voting
    video
    act
    threat

    Keywords

    • EWI-24302
    • METIS-302638
    • IR-89319

    Cite this

    Bruijnes, M. (2013). Interpersonal Stance in Conflict Conversation: Police Interviews. -. Paper presented at SSPNet Workshop on Conflict and Communication 2013, Roma, Italy.
    Bruijnes, Merijn. / Interpersonal Stance in Conflict Conversation: Police Interviews. Paper presented at SSPNet Workshop on Conflict and Communication 2013, Roma, Italy.2 p.
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    Bruijnes, M 2013, 'Interpersonal Stance in Conflict Conversation: Police Interviews' Paper presented at SSPNet Workshop on Conflict and Communication 2013, Roma, Italy, 29/10/13 - 31/10/13, pp. -.

    Interpersonal Stance in Conflict Conversation: Police Interviews. / Bruijnes, Merijn.

    2013. - Paper presented at SSPNet Workshop on Conflict and Communication 2013, Roma, Italy.

    Research output: Contribution to conferencePaper

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    T1 - Interpersonal Stance in Conflict Conversation: Police Interviews

    AU - Bruijnes, Merijn

    PY - 2013/10

    Y1 - 2013/10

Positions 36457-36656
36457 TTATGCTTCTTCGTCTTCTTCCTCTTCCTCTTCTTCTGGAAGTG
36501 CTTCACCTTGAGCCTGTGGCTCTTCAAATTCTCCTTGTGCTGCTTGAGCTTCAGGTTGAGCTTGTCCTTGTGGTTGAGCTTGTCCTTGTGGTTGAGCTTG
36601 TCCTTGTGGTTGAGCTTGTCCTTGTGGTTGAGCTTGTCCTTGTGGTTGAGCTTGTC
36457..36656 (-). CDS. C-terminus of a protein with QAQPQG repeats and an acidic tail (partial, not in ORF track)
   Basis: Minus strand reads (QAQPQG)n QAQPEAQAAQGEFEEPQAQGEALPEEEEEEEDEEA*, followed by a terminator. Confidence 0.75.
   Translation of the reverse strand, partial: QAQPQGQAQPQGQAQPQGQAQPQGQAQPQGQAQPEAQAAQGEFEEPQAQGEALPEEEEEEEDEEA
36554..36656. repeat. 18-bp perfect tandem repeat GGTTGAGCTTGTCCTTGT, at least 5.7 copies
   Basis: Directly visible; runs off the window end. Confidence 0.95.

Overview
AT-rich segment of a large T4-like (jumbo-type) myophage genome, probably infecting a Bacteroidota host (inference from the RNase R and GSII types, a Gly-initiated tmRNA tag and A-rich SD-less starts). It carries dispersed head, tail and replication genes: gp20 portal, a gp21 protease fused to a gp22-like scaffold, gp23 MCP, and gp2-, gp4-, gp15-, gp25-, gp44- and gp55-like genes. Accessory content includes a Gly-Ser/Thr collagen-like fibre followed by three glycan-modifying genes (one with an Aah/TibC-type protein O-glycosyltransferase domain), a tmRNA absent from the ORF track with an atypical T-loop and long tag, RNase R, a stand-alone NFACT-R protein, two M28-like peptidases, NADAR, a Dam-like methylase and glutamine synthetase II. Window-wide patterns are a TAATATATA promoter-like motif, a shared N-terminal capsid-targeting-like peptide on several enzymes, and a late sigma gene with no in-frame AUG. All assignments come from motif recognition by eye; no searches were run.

N2 - In this work we focus on the dynamics of the conflict that often arises in a police interview between suspects and police officers. Police interviews are a special type of social encounter, primarily because of the authority role of the police interviewer and the often uncooperative stance that the suspect takes: a conflict situation. The skill to resolve or reduce the conflict, to make an uncooperative suspect more cooperative, requires training of the police officer. Leary's interactional circumplex [2] is used in police interview training as a theoretical framework to understand how suspects take stance during an interview and how this is related to the stance that the interviewer takes. The circumplex consists of two axes, power (dominance-submission) and affiliation (opposed-together) and is divided in stances. Leary predicts the dynamics between the stances of interactants which he calls “interpersonal reflexes‿. Acts on the power dimension are complementary (dominant invokes submissive and vice versa) and acts on the affiliation dimension are symmetric (together invokes together, and opposed invokes opposed). Currently, officers practice applying this theory with expensive actors that are sparsely available. Artificial conversational characters that play the role of a suspect in a police interrogation game, a game where policemen can practice applying Leary's theory, would allow for cheaper training and fewer restriction in time and location of the training. Building artificial suspects requires explicit models of strategies and tactics that policemen apply and explicit models of the relevant internal psycho-social mechanisms that underlie the behaviors of a suspect in a police interview. Therefore, we annotated (practice) police interviews on the stance the suspect (professional actors) and police officer take towards each other. Depending on the part, up to nine independent annotators labeled the stance of the speech contributions in three police interviews (using audio and video). In the interviews, one or two officers interviewed one suspect. The result was a small corpus of 50 minutes and 1300 contributions annotated on stance. First, we investigated whether different observers (annotators) agree on the type of stance that suspects and policemen take by having all annotators annotate a small part of the corpus. Labeling stance on the level of speech segments is difficult. Even when the annotators were allowed to discuss, they were often unable to come to an unanimous agreement of the stance displayed. We found that although inter-annotator agreement on stance labeling is low (Krippendorf's a = 0:24), a majority voting “meta-annotator‿ was able to reveal the important dynamics and trends in stance taking in a police interview with relative high “inter-meta-annotator" accuracy (Cohen's = 0:55) [3]. The results of the meta-annotator showed that police officers generally take a dominant-together stance. This is part of their taught strategy. According to Leary's theory this stance would make the suspect move to a submissive-together stance, resulting in a cooperative dialogue. Indeed, our meta-annotator showed that a suspect goes from a typical opposed stance at the start of the interview to a more cooperative stance later. This shows the correctness of Leary's theory in the special type of conversations, police interviews, where conflict is abundant and interactants are engaged in uncooperative dialogue. It also shows the applicability of the theory in modeling an artificial suspect. Annotations showed that the trend towards cooperation in suspects is not always visible and sometimes destroyed. This occurs when suspects felt disrespected or threatened by the interviewer, showing that Leary's theory alone is insufficient to model a police interview or a convincing artificial suspect. Other psycho-social theories (e.g. face threats [1]) should be taken into account in future models for artificial suspects and perhaps be made explicit in the police training.